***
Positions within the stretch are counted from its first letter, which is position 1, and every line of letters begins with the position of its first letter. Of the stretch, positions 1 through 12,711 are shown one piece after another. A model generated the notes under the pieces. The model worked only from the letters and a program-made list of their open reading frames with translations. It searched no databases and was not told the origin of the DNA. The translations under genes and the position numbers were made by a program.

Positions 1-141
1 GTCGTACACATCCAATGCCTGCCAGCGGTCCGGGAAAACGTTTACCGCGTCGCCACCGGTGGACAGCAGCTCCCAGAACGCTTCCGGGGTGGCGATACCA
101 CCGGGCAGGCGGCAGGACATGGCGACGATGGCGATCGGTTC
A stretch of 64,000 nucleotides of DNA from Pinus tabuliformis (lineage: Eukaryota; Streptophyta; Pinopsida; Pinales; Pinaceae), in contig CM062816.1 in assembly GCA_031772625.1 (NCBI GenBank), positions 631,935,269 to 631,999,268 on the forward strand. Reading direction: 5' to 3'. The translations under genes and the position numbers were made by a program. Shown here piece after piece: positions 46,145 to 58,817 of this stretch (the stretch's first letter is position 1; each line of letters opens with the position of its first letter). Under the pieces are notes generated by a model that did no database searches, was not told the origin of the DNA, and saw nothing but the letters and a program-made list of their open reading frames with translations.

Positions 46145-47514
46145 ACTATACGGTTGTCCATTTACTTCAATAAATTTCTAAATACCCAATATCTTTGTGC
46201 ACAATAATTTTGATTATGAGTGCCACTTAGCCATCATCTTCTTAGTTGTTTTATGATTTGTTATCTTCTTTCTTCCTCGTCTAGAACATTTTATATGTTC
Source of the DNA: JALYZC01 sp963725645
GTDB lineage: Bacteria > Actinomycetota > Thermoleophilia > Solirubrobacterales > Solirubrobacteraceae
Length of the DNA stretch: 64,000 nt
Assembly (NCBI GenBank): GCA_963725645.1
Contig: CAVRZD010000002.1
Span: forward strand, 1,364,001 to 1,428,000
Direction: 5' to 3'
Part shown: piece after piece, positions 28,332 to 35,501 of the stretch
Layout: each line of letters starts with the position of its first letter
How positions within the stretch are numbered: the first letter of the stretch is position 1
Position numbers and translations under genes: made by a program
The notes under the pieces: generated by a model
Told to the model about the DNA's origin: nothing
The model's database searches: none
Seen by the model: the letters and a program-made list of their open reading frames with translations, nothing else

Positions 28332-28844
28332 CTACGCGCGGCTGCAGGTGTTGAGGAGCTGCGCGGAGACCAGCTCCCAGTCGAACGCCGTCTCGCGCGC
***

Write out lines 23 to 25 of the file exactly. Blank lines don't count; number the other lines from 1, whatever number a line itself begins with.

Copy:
Seen by the model: the letters and a program-made list of their open reading frames with translations, nothing else

Positions 28332-28844
28332 CTACGCGCGGCTGCAGGTGTTGAGGAGCTGCGCGGAGACCAGCTCCCAGTCGAACGCCGTCTCGCGCGC